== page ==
What is Fiscal Policy?
The Encyclopaedia Britannica defines Fiscal Policy as:
measures employed by governments to stabilise the economy, specifically by manipulating the levels and allocations of taxes and government expenditures. Fiscal measures are frequently used in tandem with monetary policy to achieve certain goals.
Put simply it is how much a government taxes and how much it spends. Let’s take the UK as an example. The following graphic from the UK OBR (Office of Budget Responsibility) nicely illustrates where the UK Government receives its income from:
In total, approximately £811 billion is due to be received in the fiscal year. This represents just over a third of the whole economy. Now let’s have a look at where that money goes:
Spending is at a level of almost £841 billion. Therefore, there is a gap or “deficit” of £30billion. The government is spending more (£841bio) than it is taking in income (GBP911bio) in this year. The cash to cover this deficit is borrowed on the financial markets, by issuing debt securities. And this is where monetary policy comes in to play, we will come back to this soon.
For now, let’s focus on spending. Debt interest, which is the interest the government has to pay on the debt it has previously issued is approximately £51billion. That is just the interest, i.e., the cost of borrowing.
So, we can see now why when a government borrows a lot it would prefer to pay the lowest interest rate possible. Also, governments can refinance existing debt at lower rates as interest declines.
And who sets interest rates? In many advanced economies, there is a separation of the government and monetary policy decision–making. To what degree there is actual separation is hotly debated. Obviously, there is frequently pressure from the government of the day to ensure interest rates remain as low as possible for all borrowers.
In the UK example, which has been repeated in nearly all Western economies, the deficit has tended to become larger than in previous times.
This can also be illustrated in this way.
Basically, debt has been going up for a prolonged period of time. Why is that? Again, this is hotly debated. One potential answer is the rise of the social or welfare state. Since the 1950s, politicians have promised, and electorates have expected, significant amounts of money spent on education and healthcare. On the other side of the ledger, economic growth has not kept up to the pace to keep tax receipts sufficient to meet this expenditure.
Additionally, spending on social security, such as pensions, has increased as healthcare has improved, and life expectancy has risen.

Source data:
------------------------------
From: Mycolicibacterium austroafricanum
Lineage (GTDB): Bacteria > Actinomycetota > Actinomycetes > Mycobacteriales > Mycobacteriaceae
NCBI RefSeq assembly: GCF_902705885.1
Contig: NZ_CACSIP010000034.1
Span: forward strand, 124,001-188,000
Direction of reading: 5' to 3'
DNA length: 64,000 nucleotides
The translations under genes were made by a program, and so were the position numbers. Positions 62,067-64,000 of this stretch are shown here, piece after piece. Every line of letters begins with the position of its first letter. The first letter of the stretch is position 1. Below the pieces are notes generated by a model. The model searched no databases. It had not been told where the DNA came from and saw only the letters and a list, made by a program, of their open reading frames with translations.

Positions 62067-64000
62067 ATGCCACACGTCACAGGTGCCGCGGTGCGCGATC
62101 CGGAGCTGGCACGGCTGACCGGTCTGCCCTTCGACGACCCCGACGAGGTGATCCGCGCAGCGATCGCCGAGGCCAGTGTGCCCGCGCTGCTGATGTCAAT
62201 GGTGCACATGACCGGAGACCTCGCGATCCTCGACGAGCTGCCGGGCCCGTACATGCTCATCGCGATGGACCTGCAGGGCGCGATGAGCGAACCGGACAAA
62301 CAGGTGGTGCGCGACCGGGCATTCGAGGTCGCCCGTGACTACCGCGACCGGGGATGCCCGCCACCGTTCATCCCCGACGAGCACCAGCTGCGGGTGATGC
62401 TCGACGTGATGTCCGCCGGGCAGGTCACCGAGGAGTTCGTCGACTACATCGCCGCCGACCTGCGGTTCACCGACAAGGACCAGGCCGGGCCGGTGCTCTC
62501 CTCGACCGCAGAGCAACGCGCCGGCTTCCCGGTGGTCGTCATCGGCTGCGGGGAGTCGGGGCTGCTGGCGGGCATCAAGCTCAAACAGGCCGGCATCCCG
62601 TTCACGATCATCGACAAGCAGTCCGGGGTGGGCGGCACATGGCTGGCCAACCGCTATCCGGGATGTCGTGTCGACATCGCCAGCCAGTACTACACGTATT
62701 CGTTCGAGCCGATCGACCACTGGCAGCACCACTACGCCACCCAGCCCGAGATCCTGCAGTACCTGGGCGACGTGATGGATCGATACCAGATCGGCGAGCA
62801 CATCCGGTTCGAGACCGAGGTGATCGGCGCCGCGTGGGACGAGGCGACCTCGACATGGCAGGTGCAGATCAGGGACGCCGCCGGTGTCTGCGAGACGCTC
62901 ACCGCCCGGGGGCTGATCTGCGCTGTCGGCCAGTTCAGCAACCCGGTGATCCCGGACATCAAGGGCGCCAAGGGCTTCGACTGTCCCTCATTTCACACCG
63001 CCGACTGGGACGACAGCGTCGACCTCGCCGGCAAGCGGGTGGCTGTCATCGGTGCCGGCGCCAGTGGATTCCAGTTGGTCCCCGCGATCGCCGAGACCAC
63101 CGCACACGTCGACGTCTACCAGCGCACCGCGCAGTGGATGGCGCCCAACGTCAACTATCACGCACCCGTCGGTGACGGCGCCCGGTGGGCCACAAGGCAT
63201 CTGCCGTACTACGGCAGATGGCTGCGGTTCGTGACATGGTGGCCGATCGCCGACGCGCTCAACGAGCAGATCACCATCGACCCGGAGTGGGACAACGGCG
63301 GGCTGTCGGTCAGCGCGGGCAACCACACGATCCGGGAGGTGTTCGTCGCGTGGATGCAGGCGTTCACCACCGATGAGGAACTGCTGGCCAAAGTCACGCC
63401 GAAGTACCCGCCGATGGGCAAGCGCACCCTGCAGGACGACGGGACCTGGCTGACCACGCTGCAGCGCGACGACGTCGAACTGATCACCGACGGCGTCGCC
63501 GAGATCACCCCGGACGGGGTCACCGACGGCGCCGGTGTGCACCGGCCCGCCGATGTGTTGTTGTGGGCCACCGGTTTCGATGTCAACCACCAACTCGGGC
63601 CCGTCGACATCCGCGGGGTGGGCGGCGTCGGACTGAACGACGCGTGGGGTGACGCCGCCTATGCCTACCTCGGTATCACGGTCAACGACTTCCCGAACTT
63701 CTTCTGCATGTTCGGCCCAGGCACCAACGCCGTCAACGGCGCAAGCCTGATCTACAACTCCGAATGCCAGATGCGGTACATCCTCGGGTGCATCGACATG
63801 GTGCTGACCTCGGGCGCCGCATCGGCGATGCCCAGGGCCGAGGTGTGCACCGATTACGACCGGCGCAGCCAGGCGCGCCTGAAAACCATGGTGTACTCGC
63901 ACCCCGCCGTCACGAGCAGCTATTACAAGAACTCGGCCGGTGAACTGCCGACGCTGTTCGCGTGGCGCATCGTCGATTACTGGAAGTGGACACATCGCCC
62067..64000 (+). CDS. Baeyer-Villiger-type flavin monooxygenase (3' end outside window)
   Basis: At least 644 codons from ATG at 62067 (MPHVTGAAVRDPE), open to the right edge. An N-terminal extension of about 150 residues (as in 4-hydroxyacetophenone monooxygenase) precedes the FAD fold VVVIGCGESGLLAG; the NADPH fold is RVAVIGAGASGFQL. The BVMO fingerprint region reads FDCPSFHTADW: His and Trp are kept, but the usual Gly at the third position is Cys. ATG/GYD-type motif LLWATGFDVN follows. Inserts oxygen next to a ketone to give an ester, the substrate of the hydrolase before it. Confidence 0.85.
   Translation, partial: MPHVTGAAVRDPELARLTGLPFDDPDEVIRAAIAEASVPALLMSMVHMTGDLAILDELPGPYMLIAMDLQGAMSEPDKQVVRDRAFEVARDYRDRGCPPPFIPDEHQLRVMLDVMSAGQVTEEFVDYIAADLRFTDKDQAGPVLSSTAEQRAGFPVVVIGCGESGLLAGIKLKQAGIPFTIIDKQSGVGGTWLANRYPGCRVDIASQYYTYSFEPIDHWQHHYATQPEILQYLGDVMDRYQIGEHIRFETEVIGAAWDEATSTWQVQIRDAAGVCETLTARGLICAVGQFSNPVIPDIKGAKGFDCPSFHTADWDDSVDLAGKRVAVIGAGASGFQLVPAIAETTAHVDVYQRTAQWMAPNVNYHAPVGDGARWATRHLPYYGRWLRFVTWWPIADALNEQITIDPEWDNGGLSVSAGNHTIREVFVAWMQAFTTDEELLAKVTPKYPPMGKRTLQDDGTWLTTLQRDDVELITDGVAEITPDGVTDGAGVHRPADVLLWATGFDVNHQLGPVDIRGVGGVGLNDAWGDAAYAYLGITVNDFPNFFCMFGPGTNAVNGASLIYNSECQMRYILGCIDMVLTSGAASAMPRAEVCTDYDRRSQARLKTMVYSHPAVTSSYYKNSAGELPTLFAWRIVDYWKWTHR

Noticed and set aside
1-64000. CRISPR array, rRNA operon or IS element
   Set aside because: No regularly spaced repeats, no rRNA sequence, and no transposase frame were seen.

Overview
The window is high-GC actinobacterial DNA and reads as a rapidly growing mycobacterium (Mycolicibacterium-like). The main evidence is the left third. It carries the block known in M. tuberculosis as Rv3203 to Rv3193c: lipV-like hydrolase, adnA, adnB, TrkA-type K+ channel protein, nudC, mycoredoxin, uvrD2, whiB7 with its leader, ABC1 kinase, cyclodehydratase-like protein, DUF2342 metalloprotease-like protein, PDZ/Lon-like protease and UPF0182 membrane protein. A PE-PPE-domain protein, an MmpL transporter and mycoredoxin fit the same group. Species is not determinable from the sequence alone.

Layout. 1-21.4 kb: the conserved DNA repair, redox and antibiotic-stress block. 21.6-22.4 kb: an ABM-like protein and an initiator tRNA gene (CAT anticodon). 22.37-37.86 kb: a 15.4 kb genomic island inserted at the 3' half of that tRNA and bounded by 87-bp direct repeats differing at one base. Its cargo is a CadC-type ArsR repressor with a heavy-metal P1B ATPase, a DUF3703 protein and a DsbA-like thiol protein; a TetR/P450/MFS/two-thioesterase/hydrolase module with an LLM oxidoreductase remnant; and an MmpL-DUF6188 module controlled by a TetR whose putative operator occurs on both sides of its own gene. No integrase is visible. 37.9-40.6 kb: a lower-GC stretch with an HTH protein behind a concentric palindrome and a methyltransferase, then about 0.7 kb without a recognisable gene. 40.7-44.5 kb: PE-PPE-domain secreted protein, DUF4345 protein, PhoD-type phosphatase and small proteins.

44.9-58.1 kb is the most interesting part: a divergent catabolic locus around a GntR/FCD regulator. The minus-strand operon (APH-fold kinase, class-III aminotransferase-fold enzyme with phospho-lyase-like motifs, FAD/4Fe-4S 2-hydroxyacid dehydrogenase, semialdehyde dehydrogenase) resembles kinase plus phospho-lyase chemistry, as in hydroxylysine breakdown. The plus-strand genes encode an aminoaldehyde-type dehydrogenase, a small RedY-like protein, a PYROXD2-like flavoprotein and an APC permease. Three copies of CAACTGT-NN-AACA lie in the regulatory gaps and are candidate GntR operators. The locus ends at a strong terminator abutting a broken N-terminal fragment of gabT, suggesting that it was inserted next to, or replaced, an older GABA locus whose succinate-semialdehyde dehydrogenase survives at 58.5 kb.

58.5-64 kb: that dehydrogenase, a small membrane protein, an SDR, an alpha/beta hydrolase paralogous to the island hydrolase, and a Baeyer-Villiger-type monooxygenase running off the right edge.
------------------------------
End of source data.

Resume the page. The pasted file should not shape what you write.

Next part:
Thus, according to the ONS (UK Office of National Statistics) the UK Total debt is currently:
General government gross debt was £1,876.8 billion at the end of the financial year ending (FYE) 2020, equivalent to 84.6% of gross domestic product (GDP), and 24.6 percentage points above the reference value of 60.0% set out in the protocol on the excessive deficit procedure.
Government debt is just accumulated deficits not yet paid off plus interest costs. It is easy to see how debt can so out of control over a long period of time. Especially when politicians’ careers are far shorter than the maturities of the debt being issued.
Governments raise money from the tax system to spend on the promises and obligations they make to the electorate, and to their debt holders. This is fiscal policy. When fiscal policy cannot raise sufficient funds for those obligations (spending) then monetary policy comes into play.
When Fiscal Falls Short
Governments throughout the planet, and throughout history have a terrible record of keeping borrowing under control. Whether it is waste, unproductive projects, wars or just bad discipline or inefficient tax collection, the inability to pay all expenses via only receipts from tax is fairly rare.
It is thus clear that when fiscal policy cannot raise the cash required, “other means” are utilised. This is why understanding fiscal policy is so crucial to understanding what monetary policy does.
These “other means” are essentially monetary measures. Some of these measures are borrowing from financial markets. This is an ordinary monetary policy. Others are deemed more extraordinary. Such as quantitative easing, or the central bank funding the government from its “unlimited” balance sheet.
Monetary policy is discussed at greater length throughout the Goldex Academy. However, the ultimate consequence of government deficits and thus borrowing, and thus extraordinary measures such as QE all serve to devalue the currency in question, and thus increase the value of Gold.
This is why there is such a debate now about the role of central banks, their balance sheet expansion, their extraordinary measures, their asset purchases, their lowering of interest rates to zero or even negative. Is this helping governments or creating more issues for the future? If a government can access newly printed for free, then what is the incentive to ensure fiscal discipline?
History has shown, time and time again, when this road of fiscal deficits leads to monetary debasement Gold tends to rise. It is why investors always ensure they have a keen eye on government borrowing statistics as well as the interest rate required to borrow again. It is why investors also follow the political manifestos of political parties to see if they commit to balance the books or to spend and borrow more.
If it is the latter, then investors will tend to decrease their allocations to that currency and protect their wealth with a further increase in their Gold holdings.